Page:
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Meetings set to boost global governance

By XU WEI | CHINA DAILY | Updated: 2022-11-15 07:20
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A crowd waits at the airport in Bali on Monday afternoon to welcome President Xi. [Photo/XINHUA]

The US move to build a technological blockade and strengthen alliances against China has further dampened the global growth outlook, Zhu said. "We hope the two meetings will offer an opportunity to stabilize relations between Beijing and Washington," he said.

He highlighted the pivotal role of developing countries and emerging markets, including China, in global governance.

Asia has served as a strong growth engine for the global economy since COVID-19 emerged, and the region has attained a high level of economic integration as the RCEP has come into force, he said.

State Councilor and Foreign Minister Wang Yi said at a news conference in March that Asia's time had come in global governance, with a number of multilateral events being hosted by Asian countries this year.

Wang said, "We look forward to seeing emerging markets and developing nations turning from followers to forerunners and even pacesetters.

"Together we can play a more active role, speak with a bigger voice, help make the international order more just and equitable, and promote more open, inclusive, balanced and win-win globalization for all."

During a meeting with Indonesia's Foreign Minister Retno Marsudi in September, Wang stressed the importance of major developed countries and emerging economies seeing the G20 Bali Summit as an opportunity to strengthen policy coordination and collaboration to help with global recovery.

The two ministers expressed their hope that Indonesia, as holder of the rotating presidency, will take a leadership role in encouraging all parties to stay focused on their original aspirations, maintain solidarity, and steer the summit to reach consensus on pressing issues such as food, climate, energy and supply chains.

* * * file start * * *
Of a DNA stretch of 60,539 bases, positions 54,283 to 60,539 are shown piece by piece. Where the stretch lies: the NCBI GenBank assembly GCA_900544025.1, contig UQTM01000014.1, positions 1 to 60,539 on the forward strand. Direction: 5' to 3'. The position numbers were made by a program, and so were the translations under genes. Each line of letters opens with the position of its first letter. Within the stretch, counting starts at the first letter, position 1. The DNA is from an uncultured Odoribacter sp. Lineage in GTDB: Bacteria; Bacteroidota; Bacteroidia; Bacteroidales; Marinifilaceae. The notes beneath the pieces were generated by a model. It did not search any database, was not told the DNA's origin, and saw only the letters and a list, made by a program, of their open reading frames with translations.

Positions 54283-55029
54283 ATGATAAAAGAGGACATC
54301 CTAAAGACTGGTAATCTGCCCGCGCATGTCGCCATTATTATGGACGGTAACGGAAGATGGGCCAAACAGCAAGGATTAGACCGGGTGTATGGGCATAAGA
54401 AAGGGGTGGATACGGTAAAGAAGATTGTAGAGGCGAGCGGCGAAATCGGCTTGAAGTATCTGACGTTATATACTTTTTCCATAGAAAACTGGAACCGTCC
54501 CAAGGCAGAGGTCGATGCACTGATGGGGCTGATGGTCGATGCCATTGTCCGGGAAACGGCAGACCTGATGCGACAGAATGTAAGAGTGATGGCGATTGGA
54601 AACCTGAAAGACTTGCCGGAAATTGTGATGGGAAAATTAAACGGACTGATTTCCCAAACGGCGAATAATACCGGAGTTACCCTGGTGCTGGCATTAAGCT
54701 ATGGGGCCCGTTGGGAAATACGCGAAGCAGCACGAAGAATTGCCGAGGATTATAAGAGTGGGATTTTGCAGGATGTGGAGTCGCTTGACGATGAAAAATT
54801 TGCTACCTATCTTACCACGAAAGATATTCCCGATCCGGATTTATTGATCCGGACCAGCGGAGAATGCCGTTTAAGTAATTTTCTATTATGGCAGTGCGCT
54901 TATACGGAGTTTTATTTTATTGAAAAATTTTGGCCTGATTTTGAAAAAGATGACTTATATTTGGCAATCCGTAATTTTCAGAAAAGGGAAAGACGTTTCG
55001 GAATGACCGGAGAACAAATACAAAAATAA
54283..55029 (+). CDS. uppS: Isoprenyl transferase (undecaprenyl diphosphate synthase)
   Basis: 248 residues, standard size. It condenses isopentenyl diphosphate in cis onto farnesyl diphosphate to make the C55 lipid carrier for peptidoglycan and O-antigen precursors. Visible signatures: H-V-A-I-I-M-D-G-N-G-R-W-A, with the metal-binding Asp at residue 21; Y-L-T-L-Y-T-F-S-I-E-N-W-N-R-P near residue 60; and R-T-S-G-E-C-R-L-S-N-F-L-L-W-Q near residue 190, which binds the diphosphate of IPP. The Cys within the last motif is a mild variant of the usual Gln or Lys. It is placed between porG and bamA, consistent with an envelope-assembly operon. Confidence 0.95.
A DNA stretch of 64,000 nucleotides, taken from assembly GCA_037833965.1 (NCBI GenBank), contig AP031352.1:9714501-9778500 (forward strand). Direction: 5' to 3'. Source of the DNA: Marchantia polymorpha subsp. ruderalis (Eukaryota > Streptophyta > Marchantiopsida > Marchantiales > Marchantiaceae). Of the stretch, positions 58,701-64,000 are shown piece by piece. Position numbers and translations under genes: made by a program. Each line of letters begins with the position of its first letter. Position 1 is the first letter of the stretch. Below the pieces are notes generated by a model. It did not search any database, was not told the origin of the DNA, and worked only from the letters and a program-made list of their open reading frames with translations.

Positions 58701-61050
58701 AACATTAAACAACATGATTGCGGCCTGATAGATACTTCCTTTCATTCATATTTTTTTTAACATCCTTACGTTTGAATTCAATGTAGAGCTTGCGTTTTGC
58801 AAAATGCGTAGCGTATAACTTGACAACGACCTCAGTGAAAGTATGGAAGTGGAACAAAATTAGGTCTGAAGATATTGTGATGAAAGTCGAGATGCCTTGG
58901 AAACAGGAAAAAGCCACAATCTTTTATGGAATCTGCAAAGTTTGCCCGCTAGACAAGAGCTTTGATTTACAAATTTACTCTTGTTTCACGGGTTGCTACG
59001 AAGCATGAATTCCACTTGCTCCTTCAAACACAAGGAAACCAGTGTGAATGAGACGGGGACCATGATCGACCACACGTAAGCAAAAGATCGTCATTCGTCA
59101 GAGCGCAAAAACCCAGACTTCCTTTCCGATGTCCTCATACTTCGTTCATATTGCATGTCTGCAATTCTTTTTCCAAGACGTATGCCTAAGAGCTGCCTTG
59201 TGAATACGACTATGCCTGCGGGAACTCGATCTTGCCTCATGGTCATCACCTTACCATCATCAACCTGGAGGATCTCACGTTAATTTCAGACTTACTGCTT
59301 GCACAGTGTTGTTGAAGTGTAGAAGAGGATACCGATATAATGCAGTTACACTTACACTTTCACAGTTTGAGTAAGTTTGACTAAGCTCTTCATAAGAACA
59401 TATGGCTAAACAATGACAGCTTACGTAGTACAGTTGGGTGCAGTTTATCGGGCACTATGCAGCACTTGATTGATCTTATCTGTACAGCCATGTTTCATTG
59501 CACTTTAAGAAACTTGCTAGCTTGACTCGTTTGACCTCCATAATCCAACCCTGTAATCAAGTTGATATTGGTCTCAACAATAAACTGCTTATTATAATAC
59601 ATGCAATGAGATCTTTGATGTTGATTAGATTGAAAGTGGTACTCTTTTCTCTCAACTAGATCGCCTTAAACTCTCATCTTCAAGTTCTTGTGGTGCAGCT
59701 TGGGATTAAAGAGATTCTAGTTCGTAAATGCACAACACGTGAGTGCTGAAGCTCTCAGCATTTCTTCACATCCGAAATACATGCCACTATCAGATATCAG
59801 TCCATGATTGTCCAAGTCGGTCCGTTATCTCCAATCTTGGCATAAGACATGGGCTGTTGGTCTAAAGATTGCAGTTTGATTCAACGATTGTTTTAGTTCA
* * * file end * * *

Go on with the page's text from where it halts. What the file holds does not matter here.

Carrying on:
The G20 economies reached a number of key agreements during ministerial meetings leading up to the summit. These include a pledge to continue the work envisioned for the Joint Finance and Health Task Force and build on the achievements of the Pandemic Fund, also known as the financial intermediary fund for pandemic prevention, preparedness and response.

The Pandemic Fund was developed with broad support from members of the G20 and beyond. More than $1.4 billion in financial commitments have been made by countries including Australia, Canada, China, France, Germany, India, Indonesia and the US, as well as the European Commission, according to the World Bank.

The fund will provide additional, long-term financing to strengthen COVID prevention, preparedness and response capabilities in low-and middle-income countries and address gaps through investment and technical support at the national, regional and global levels, the bank said.

"Despite our differences, the G20 member states have come together to speak the same language — the language of humanity above all, the language of health that knows no border," Indonesia's Health Minister Budi Gunadi Sadikin said after a G20 health ministers' meeting last month.

A meeting of G20 financial and agricultural ministers last month reaffirmed the commitment of member states to use appropriate policy tools to deal with current economic and financial challenges, including food insecurity.

Zhang Jie, a researcher at the Chinese Academy of Social Sciences' National Institute of International Strategy, said the issues of food and energy security have topped the concerns of G20 members and developing countries.

What China proposes at the G20 meeting will attract widespread attention, as it could signal the direction of the country's future diplomatic policies following the 20th National Congress of the Communist Party of China, she said.

For China, it will also be an opportunity to champion the building of a community with a shared future for mankind, make the voices of developing countries and emerging markets better heard, and promote global governance that is fairer and more equitable, she said.

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